Advancing Basic Science for Humanity
07/16/2018 - Rogue Neutrino Likely Came From Supermassive Black Hole, Scientists Say
(Originally published by the University of Chicago)
July 12, 2018
This artist's conception shows a blazar, the core of an active galaxy powered by a supermassive black hole. Scientists recently used VERITAS to detect gamma rays from the blazar TXS 0506+056, which is also thought to be a source of neutrinos. (Photo: Courtesy of M. Weiss/CfA)
The VERITAS Collaboration, including scientists at the University of Chicago, has confirmed the detection of very high-energy gamma rays from the vicinity of a supermassive black hole. While such detections are relatively commonplace for VERITAS, this black hole is potentially the first known astrophysical source of high-energy cosmic neutrinos—a type of ghostly subatomic particle.
On Sept. 22, 2017, the IceCube Neutrino Observatory, a cubic-kilometer neutrino telescope located at the South Pole, detected a high-energy neutrino of potential astrophysical origin. The observation of a single neutrino alone, however, is not sufficient for IceCube to claim the detection of a source. For that, scientists look for help from other instruments.
Very quickly after the detection by IceCube was announced, telescopes around the world swung into action to identify the source. One of these was the “Very Energetic Radiation Imaging Telescope Array System,” or VERITAS: a set of telescopes in southern Arizona that scans the skies for gamma ray activity.
These follow-up observations, from VERITAS and other gamma ray observatories, suggest that the source of the neutrino is a blazar—a supermassive black hole with powerful outflowing jets that can change dramatically in brightness over time.
This blazar, known as TXS 0506+056, is located at the center of a galaxy that is about four billion light years from Earth.
“This gamma-ray detection, coming as the result of an IceCube neutrino alert, is an excellent and exciting example of the power of what we call multi-messenger astrophysics—observations made through multiple types of signals in the universe,” said Scott Wakely, professor of physics at the University of Chicago and director of the Enrico Fermi Institute, and a member of the Kavli Institute for Cosmological Physics (KICP). “Chicago has played an important role in building and operating VERITAS from the very beginning. Results like this are why we got into this business.”
Wakely is the head of the UChicago VERITAS group, and served as deputy spokesperson of VERITAS from 2015 to 2018.
Initially, NASA’s Fermi Gamma-ray Space Telescope observed that TXS 0506+056 was several times brighter than usually seen in its all-sky monitoring. Eventually, the MAGIC observatory made a detection of much higher-energy gamma rays within two weeks of the neutrino detection, while VERITAS, H.E.S.S. and HAWC did not detect the blazar in any of their observations during the two weeks following the alert.
Given the importance of higher-energy gamma-ray detections in identifying the possible source of the neutrino, VERITAS continued to observe TXS 0506+056 over the following months, through February 2018, and revealed the source, though at a dimmer state than that detected by MAGIC. This detection confirms the variability of the source in gamma rays, a hallmark of blazars.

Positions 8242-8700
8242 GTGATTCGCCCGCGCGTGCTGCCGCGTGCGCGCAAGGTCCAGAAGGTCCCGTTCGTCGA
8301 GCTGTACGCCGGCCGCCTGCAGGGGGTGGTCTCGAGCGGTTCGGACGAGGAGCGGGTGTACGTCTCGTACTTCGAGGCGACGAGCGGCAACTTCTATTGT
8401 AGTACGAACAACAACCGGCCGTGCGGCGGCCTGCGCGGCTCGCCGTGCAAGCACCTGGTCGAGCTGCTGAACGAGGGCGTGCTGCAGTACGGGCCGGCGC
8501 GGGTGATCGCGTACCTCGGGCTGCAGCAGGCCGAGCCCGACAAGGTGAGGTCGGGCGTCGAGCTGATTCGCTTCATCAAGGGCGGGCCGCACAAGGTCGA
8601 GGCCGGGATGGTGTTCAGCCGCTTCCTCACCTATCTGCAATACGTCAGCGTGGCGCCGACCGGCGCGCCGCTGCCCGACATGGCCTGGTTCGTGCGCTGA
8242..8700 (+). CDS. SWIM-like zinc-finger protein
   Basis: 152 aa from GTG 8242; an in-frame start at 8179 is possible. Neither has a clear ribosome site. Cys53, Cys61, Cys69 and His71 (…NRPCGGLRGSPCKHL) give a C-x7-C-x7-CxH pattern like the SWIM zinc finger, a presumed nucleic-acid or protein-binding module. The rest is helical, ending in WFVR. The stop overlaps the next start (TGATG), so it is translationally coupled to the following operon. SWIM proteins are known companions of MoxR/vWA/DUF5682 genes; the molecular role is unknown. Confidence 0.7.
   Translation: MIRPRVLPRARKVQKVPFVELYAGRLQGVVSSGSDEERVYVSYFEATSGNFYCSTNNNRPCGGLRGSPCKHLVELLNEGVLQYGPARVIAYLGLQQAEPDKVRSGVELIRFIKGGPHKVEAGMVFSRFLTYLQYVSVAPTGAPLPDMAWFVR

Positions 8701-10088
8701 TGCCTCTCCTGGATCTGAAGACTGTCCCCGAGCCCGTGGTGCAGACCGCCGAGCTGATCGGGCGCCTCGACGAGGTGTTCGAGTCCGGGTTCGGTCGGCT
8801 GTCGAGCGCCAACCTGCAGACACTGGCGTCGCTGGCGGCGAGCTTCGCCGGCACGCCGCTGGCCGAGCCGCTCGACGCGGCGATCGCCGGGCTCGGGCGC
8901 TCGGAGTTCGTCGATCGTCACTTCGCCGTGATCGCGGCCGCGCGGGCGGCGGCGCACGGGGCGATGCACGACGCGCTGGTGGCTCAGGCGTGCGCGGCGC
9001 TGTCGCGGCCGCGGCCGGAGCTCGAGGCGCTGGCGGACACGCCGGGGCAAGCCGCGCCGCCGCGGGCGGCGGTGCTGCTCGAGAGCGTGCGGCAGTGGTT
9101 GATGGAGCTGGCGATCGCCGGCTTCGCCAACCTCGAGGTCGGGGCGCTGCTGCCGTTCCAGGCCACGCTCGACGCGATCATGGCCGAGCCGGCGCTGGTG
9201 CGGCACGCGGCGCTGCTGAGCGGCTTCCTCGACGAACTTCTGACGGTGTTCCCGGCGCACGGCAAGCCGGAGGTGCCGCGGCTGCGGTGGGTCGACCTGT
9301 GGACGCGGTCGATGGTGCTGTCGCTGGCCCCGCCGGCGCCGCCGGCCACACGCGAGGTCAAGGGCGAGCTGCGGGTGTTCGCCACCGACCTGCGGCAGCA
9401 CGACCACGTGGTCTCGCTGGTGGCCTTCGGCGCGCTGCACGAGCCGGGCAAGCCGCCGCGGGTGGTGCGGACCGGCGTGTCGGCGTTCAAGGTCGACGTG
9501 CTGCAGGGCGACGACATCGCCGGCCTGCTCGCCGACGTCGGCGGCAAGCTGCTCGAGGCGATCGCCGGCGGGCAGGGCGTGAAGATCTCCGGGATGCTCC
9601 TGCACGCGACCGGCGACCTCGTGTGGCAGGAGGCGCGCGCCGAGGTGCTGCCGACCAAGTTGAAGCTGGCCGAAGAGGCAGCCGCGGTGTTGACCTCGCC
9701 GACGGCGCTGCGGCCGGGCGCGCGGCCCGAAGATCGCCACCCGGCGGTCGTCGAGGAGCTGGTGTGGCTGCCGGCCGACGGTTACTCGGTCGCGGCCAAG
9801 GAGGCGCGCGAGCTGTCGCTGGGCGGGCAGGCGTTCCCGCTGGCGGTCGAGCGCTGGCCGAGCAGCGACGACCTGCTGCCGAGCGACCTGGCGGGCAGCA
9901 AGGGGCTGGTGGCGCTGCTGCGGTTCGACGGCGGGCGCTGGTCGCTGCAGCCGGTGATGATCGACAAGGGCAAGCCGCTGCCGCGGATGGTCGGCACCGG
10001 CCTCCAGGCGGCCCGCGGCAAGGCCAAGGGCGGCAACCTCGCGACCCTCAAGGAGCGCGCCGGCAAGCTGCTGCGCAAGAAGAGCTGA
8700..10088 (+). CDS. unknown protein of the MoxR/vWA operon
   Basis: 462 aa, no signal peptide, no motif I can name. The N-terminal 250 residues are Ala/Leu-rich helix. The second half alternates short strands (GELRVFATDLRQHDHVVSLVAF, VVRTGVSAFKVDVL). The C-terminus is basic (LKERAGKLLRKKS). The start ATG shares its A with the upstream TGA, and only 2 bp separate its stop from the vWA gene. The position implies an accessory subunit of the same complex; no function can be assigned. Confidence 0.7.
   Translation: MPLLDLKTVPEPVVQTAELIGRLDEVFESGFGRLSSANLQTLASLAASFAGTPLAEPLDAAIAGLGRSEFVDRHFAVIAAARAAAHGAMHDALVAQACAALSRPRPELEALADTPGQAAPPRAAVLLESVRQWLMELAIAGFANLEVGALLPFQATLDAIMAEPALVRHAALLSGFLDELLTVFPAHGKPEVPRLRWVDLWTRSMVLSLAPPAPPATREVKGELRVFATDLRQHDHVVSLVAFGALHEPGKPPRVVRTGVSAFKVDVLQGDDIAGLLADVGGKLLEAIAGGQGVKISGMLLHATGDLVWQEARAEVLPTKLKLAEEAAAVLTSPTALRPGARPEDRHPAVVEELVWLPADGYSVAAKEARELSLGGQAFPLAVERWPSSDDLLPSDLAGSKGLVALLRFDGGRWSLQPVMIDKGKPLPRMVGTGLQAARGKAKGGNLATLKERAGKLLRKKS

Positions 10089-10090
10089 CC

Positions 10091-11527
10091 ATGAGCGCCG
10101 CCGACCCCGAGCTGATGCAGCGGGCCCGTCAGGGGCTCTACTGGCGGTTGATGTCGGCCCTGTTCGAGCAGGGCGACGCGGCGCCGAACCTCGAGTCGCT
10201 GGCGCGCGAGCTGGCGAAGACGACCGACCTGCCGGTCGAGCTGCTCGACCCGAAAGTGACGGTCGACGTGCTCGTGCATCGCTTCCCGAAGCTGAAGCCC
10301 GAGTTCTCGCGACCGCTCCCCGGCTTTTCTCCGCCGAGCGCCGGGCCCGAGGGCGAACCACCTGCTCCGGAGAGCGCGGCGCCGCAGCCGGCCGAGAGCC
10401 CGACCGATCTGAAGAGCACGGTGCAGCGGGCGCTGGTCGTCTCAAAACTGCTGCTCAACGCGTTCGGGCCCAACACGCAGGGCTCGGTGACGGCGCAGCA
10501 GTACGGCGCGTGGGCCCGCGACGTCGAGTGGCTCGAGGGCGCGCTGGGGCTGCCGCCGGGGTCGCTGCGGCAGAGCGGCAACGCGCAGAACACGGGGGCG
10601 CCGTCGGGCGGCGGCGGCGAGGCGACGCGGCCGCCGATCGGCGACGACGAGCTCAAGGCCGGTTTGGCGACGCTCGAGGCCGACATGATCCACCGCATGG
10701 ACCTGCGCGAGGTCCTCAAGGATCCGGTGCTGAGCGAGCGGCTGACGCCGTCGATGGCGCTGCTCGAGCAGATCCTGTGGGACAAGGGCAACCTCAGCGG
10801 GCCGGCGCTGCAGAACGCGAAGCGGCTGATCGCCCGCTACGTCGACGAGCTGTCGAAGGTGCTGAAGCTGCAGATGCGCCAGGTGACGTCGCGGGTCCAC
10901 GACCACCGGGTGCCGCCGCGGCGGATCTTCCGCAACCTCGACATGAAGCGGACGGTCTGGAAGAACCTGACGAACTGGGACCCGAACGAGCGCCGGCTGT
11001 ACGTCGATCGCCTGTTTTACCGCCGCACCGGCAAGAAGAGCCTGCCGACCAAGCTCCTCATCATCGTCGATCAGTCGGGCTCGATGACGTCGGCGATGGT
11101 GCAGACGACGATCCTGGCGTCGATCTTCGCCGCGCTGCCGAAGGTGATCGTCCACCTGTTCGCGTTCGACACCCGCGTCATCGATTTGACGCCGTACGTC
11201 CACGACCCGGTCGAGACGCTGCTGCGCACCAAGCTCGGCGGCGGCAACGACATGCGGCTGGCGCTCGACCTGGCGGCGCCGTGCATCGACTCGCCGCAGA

The detection of gamma rays coincident with neutrinos is tantalizing, since both particles must be produced in the generation of cosmic rays. Since they were first detected over 100 years ago, cosmic rays—highly energetic particles that continuously rain down on Earth from space—have posed an enduring mystery. What creates and launches these particles across such vast distances? Where do they come from?
“The potential connection between the neutrino event and TXS 0506+056 would shed new light on the acceleration mechanisms that take place at the core of these galaxies, and provide clues on the century-old question of the origin of cosmic rays,” said VERITAS Spokesperson Reshmi Mukherjee of Barnard College, Columbia University in New York, New York.
"The era of multi-messenger astrophysics is here," said NSF Director France Córdova. "Each messenger—from electromagnetic radiation, gravitational waves and now neutrinos—gives us a more complete understanding of the universe and important new insights into the most powerful objects and events in the sky. Such breakthroughs are only possible through a longterm commitment to fundamental research and investment in superb research facilities."
“The detection of very-high-energy gamma rays from TXS 0506+056 with VERITAS provides vital information to understand the powerful processes taking place in this and other potential neutrino sources,” said co-author Marcos Santander of the University of Alabama in Tuscaloosa, who led the study.
VERITAS is a ground-based facility located at the Fred Lawrence Whipple Observatory in southern Arizona. It consists of an array of four 12-meter optical telescopes that can detect gamma rays via the extremely brief flashes of blue “Cherenkov” light created when gamma rays are absorbed in the Earth’s atmosphere. The VERITAS Collaboration consists of about 80 scientists from 20 institutions in the United States, Canada, Germany and Ireland.
Citations: “VERITAS Observations of the BL Lac Object TXS 0506+056,” Santander et al, Astrophysical Journal Letters, July 12, 2018; "Multimessenger observations of a flaring blazar coincident with high-energy neutrino IceCube-170922A,” Science, July 12, 2018.
Funding: U.S. Department of Energy, National Science Foundation, Smithsonian Institution.